Hanging Corpses and Decomposing Faces
Rabbi Zucker's comments deserve a separate post, firstly because they are substantive, and secondly because he signed his name to them! Here is the first part.
Rabbi Zucker wrote:
I certainly agree that ALL the evidence needs to be weighed. Let us examine the "image of God" issue as Rashi presents it regarding a decomposing body. In order to do so, let us turn to the famous "killelas HaShem taluiy" prohibition against leaving the hanging corpse overnight. The Tosefta in Sanhedrin (9:7) explains that this is because people seeing the body hanging for a prolonged period will associate it with "God's image" and that is a degradation to HaShem. Now, the Rambam, the Ramban, and all the other staunch incorporealists learned that Tosefta as well. Clearly, they understood the Tosefta as teaching that the body is a reflection of the idea of tzellem Elokim, not that it is literally the image of God. Further, please see the gemara in Mo'ed Kattan 15b, which states that an aveil must turn over his bed, because HaShem gave us His image, and we overturned it with our sins. Again, the body is represented as the image of God, and the Rambam learned this gemara as well, as did the Ramban (who quotes it verbatim in his Toras HaAdam). Clearly, these incorporealists learned the gemara as stating that the body of man reflects the idea of tzellem Elokim, not that the body itself is the image of God literally. That being the case, could it not very well be the case -- is it not entirely possible -- that Rashi learned the same way? When he speaks about the decomposing body as losing its characteristic of tzellem Elokim, can it not mean that once the body is unrecognizable as such, it no longer reflects the idea of tzellem Elokim?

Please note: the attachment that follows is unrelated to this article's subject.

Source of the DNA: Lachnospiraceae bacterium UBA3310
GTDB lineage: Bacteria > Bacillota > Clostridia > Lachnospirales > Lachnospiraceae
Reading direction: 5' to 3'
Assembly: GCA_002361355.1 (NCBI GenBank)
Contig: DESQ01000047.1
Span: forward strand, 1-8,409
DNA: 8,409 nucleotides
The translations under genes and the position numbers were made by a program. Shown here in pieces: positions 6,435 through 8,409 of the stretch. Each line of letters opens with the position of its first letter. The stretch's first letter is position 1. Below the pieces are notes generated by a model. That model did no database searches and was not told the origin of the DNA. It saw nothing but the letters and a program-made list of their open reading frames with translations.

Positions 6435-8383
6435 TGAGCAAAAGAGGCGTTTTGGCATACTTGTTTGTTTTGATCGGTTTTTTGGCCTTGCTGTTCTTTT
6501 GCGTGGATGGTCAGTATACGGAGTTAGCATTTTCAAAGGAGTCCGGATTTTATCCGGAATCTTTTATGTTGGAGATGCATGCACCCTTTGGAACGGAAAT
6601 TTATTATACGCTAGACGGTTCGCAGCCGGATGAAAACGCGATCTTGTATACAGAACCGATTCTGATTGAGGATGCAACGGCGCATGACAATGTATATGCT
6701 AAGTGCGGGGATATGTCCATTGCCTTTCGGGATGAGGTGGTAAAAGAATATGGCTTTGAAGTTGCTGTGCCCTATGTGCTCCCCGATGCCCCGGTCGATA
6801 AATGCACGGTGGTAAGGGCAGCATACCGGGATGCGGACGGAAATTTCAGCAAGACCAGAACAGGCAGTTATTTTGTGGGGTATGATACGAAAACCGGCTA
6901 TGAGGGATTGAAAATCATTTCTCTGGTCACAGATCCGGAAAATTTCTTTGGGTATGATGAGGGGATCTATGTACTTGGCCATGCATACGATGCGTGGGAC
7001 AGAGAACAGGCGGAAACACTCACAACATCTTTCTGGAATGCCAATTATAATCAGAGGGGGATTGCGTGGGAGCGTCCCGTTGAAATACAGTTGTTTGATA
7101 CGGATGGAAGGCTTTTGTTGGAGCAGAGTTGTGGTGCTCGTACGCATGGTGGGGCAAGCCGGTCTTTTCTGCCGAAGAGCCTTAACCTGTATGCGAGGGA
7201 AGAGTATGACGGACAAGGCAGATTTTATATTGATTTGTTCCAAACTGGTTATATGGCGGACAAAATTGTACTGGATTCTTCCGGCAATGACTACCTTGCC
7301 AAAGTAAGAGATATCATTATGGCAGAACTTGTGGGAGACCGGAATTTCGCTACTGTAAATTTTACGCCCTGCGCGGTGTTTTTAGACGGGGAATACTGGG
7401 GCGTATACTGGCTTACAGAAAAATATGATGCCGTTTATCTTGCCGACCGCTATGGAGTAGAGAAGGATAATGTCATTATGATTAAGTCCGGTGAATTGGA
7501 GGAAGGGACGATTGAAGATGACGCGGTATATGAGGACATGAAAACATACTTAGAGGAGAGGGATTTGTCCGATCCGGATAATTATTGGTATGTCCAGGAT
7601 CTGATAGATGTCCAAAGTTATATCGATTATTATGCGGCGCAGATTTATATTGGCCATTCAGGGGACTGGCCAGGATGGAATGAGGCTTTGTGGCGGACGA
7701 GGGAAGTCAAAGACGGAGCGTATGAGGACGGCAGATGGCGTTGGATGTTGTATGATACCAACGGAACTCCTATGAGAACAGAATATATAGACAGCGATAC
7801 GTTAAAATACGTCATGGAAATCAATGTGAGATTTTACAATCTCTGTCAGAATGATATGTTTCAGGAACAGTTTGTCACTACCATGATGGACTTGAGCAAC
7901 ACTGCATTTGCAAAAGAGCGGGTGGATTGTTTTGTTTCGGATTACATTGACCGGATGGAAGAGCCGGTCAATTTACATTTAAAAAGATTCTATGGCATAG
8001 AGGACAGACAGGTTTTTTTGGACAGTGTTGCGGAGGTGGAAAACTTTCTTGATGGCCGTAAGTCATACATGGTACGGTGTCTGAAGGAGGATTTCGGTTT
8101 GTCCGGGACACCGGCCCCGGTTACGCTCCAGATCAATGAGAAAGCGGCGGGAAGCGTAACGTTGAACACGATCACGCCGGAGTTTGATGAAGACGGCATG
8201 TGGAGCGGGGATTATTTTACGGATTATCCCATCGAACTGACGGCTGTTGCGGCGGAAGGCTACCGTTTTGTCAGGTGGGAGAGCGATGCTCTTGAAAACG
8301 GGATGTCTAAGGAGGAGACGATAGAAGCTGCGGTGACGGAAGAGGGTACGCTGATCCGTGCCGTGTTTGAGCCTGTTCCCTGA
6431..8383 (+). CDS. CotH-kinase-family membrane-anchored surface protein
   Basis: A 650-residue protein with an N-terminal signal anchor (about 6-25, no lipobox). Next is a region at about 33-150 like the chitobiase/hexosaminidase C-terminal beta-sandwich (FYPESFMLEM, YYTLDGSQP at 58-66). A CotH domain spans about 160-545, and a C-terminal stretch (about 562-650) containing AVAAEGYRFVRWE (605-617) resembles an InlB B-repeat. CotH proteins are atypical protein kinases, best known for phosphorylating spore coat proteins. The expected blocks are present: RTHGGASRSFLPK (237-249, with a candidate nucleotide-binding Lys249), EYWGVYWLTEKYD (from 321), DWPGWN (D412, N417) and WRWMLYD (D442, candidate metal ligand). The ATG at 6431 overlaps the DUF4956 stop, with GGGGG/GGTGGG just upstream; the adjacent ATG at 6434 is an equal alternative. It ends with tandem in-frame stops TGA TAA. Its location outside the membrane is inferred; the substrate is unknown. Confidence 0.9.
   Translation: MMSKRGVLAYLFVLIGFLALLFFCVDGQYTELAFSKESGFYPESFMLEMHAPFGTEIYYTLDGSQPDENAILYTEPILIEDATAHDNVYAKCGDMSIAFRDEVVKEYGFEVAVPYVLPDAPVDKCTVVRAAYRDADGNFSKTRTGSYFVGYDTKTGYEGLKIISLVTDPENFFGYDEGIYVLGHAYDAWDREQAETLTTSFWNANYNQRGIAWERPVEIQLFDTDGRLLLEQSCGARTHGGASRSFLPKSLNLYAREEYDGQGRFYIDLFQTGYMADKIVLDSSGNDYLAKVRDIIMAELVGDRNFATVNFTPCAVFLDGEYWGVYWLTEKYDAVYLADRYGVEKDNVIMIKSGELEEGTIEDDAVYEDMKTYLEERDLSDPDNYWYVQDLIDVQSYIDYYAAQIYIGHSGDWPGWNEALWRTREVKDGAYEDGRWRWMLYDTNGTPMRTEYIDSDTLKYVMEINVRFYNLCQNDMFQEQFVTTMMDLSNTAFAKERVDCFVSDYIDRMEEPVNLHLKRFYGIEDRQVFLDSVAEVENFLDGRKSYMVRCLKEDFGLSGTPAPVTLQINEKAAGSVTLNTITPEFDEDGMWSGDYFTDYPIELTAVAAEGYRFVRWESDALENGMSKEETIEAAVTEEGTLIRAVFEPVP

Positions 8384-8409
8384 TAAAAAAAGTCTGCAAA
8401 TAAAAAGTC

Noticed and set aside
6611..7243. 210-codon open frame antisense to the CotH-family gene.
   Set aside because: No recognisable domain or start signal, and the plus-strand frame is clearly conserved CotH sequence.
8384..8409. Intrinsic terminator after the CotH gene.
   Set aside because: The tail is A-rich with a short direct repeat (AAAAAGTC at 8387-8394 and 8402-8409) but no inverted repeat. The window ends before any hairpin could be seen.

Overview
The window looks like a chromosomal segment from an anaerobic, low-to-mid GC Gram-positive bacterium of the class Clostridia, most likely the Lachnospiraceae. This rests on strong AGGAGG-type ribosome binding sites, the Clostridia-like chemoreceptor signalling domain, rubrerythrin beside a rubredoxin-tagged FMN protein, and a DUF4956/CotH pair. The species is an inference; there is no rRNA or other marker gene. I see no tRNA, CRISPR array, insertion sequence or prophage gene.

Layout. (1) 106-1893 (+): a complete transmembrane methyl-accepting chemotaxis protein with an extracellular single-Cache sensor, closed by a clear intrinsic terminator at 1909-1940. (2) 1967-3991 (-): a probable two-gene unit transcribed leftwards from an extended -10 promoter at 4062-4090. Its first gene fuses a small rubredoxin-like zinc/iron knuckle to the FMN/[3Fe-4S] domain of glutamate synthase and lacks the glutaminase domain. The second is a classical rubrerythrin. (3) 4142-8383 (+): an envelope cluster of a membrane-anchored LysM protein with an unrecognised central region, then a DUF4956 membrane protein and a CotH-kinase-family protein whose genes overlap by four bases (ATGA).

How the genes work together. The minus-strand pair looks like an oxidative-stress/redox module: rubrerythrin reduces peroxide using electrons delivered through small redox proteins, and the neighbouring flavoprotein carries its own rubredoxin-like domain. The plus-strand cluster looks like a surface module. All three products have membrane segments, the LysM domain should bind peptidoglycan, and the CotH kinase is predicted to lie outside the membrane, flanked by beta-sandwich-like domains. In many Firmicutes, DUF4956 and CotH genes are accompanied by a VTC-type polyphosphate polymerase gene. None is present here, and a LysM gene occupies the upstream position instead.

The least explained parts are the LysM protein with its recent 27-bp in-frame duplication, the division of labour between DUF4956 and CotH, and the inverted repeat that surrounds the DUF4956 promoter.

I do not agree that Rambam, Ramban etc. understood the Tosefta being based on the idea that the body is a (physical) reflection of the idea of tzellem Elokim. Where do we see any such idea in their writings? That’s the kind of idea that you see in later mekuballim, not in Ramban and certainly not Rambam. There is a much simpler explanation of their understanding. The body HOUSES man’s intellect. That is why it is degrading to see it hanging. Or see the explanation of Rabbi Meir Abulafia that I quoted in the essay. He explains that the reference is to “the form of man’s intellect,” which is modeled after that of God. But Rashi, in that case, simply states that man is “likewise made in the form (dyukno) of his Creator.” Yes, you can fit in one of the above explanations, but you would be fitting it in, not drawing it out.
But in the case of the mourner overturning his bed, we have a much more powerful case. You say that “Clearly, these incorporealists learned the gemara as stating that the body of man reflects the idea of tzellem Elokim.” That is not true at all. They presumably simply explained it to mean that man overturned i.e. corrupted his (non-corporeal) image of God, i.e. his bechirah (or however you want to explain tzelem Elokim), thereby bringing mortality upon himself, and the mourner commemorates that by overturning his bed. But Rashi specifically states that the mourner, by overturning the bed, is commemorating the facial decomposition of the dead, not commemorating man’s corruption of his bechirah. Now, you can insert an extra stage and say that the facial decomposition itself simply reflects the corruption of the bechirah, but that would not only be a classic case of ikkar chassar min hasefer, it would also make Rashi’s statement entirely pointless. It would not be necessary at all to mention the physical decomposition, one can simply say that a dead person has lost his bechirah! So this Rashi does indeed provide a strong argument that Rashi believed in a corporeal God. One can "wriggle out of it," but that is certainly the implication.